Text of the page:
I was perplexed. How was I, someone who was so angry, also supposed to take on the role of caregiver? How could I be both angry and loving? The loving part felt impossible. All I felt was anger.
I almost couldn’t tolerate the loving part. It was too dangerous. But, I was also acutely aware that there was a deep wound in me and it would continue to fester if I didn’t let it out. That meant I had no other option but to feel it.
The protective shell began to crack and I started finding my body. I started to let it speak.
I Feel Fat
You know that feeling, when you just feel fat? And it doesn’t matter how many times someone tries to reassure you that you’re not, you still feel it?
Well, I got it. A lot. And that feeling I felt in my body? Well, it was directly correlated to how I was feeling emotionally.
They, whoever they are, say fat isn’t a feeling. I disagree.
Fat was definitely a feeling for me, in a very real sense. It was the physiological sensation that occurred in my body when I was disturbed, and the only thing that I felt when someone told me that fat isn’t a feeling was invalidated.
A Different Approach
As I continued to venture into the world of emotion, I found other people who already knew this language and who spoke it well. They talked to me differently, yet it made sense to me.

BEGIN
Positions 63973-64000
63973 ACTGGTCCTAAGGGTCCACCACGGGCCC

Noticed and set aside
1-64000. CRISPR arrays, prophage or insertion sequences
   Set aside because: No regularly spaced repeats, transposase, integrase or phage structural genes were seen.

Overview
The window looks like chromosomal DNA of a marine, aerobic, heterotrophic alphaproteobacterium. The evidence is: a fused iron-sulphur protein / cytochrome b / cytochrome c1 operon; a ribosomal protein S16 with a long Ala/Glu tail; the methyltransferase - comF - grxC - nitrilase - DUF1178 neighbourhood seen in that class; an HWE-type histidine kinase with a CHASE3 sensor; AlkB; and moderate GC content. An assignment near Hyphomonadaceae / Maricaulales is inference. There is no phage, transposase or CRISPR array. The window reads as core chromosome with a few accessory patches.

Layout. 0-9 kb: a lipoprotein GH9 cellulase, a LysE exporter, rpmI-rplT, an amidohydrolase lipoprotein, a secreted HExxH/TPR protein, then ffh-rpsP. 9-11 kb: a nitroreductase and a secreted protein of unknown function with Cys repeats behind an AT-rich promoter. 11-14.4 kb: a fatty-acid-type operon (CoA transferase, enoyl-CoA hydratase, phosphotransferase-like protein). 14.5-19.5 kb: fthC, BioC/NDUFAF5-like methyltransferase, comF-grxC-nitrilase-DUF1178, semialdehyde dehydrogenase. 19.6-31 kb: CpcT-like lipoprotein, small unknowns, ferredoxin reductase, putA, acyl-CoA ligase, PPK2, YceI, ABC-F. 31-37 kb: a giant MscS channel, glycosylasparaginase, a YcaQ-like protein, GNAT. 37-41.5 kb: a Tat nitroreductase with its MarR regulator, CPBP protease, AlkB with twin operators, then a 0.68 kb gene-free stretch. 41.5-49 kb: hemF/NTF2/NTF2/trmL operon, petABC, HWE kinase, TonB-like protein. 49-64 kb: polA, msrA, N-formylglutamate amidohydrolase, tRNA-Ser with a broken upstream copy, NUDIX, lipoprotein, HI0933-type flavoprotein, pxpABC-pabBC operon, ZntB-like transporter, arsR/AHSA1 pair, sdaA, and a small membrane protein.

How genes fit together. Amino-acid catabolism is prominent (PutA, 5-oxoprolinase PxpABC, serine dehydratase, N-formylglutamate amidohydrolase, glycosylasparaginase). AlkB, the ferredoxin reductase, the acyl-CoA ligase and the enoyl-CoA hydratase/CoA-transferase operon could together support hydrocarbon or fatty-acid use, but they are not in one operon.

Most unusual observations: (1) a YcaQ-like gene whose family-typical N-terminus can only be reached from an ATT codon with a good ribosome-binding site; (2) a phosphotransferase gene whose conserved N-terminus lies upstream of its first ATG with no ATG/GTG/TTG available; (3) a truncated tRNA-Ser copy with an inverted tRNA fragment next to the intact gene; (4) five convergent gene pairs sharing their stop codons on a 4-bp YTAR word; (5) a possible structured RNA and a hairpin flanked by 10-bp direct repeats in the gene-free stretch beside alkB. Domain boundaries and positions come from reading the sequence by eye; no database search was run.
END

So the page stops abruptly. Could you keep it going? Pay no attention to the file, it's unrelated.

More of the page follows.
Traditional therapy was concerned with words and labels. It tried to get me to explain my feeling of fat by way of words that had been defined in a textbook. And I couldn’t. The divide grew deeper. Even in recovery that feeling of fat never did go away. It always returned. Yet that is what I kept resisting and trying to find an escape from. That’s why recovery was such hard work, day in and day out.
I was trying to suppress an emotion that needed expression and attention. And, in an attempt to suppress that emotion, I was rejecting the very feeling I was feeling. I was, in essence, rejecting myself.
This new approach was asking me to accept. It asked me to show up for the discomfort, to stay with it, to respect it. To feel it…in my body…the very thing I did not want to feel.
But my heart also said, “This is what you have to do.” So I kept going. Deep in my heart, I knew freedom was beyond the pain if I could just allow myself to enter into it and feel it.
As I began to open and allow myself to feel, the urges began to fall away. The suffocating hug that had held me closely tucked away from danger began to loosen. I could recognize sensations in my body and feel them without wanting to shrink away. My world started to expand. I was finding my body.
Had I tried to stick with words and labels to help me sort things out, I would have stayed in my head. Dropping into the emotion, though, has allowed me to more deeply understand and appreciate my body, to feel it as a source of wisdom not of blame.
They say that which we resist persists. The more I resisted my body and the sensations, the greater they got. Allowing my emotions through feeling them in my body ended the fight against myself. The effortful effort of recovery eventually became effortless. Finding my body was the way home.
Please join me next week for the final week of this four week series on the power of emotion where I share some of my own story about how delving into my emotional nature has helped me find myself and find freedom from my eating disorder.